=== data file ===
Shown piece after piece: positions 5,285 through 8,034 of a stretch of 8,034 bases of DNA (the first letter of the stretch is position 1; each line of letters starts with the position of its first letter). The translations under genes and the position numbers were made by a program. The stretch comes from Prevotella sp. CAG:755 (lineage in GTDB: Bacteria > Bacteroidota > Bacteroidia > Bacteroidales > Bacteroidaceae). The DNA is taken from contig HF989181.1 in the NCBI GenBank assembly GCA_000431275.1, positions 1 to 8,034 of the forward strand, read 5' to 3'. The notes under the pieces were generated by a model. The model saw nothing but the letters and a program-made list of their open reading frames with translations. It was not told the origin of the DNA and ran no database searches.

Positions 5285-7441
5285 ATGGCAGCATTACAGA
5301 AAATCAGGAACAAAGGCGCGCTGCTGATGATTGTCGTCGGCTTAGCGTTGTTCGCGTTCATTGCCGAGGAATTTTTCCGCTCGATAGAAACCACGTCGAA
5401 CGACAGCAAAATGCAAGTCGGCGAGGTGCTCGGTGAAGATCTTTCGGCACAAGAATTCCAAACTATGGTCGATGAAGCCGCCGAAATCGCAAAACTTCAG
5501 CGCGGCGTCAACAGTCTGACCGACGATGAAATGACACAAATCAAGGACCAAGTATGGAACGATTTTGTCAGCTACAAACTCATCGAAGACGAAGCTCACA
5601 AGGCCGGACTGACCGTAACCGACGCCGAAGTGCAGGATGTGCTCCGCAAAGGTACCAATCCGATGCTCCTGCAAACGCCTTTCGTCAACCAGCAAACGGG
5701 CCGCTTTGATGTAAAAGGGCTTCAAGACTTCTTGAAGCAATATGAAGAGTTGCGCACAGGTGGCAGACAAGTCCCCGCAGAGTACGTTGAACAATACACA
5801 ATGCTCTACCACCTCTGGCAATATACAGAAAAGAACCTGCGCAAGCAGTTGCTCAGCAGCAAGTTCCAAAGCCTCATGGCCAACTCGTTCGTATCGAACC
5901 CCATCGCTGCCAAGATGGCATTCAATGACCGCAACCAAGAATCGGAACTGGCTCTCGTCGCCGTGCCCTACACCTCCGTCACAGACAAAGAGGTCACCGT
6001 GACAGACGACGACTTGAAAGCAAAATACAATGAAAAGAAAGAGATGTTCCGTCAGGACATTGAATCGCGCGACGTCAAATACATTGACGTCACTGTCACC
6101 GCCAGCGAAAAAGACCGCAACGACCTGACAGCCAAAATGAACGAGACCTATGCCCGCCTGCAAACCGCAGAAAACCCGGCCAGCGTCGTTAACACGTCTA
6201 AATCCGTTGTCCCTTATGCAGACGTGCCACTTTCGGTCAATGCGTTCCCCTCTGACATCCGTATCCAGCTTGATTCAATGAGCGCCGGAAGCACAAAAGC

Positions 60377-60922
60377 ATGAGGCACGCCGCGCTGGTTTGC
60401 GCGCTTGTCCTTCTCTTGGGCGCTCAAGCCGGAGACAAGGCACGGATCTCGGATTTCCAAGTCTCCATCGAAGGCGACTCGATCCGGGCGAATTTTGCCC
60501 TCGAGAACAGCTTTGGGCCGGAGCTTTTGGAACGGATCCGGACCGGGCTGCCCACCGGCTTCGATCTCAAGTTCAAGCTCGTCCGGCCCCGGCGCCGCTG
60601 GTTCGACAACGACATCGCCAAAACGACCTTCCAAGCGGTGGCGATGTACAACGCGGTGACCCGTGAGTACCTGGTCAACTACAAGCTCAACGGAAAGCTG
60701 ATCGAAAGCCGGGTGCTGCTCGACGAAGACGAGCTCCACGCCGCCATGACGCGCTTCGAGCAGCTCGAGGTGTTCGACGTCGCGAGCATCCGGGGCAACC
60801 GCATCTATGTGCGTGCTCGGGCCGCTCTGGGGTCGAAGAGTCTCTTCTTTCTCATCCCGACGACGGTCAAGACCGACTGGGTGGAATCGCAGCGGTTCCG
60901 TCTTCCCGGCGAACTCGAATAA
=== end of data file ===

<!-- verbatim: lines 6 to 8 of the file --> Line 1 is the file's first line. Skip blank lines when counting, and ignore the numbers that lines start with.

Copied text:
5501 CGCGGCGTCAACAGTCTGACCGACGATGAAATGACACAAATCAAGGACCAAGTATGGAACGATTTTGTCAGCTACAAACTCATCGAAGACGAAGCTCACA
5601 AGGCCGGACTGACCGTAACCGACGCCGAAGTGCAGGATGTGCTCCGCAAAGGTACCAATCCGATGCTCCTGCAAACGCCTTTCGTCAACCAGCAAACGGG
5701 CCGCTTTGATGTAAAAGGGCTTCAAGACTTCTTGAAGCAATATGAAGAGTTGCGCACAGGTGGCAGACAAGTCCCCGCAGAGTACGTTGAACAATACACA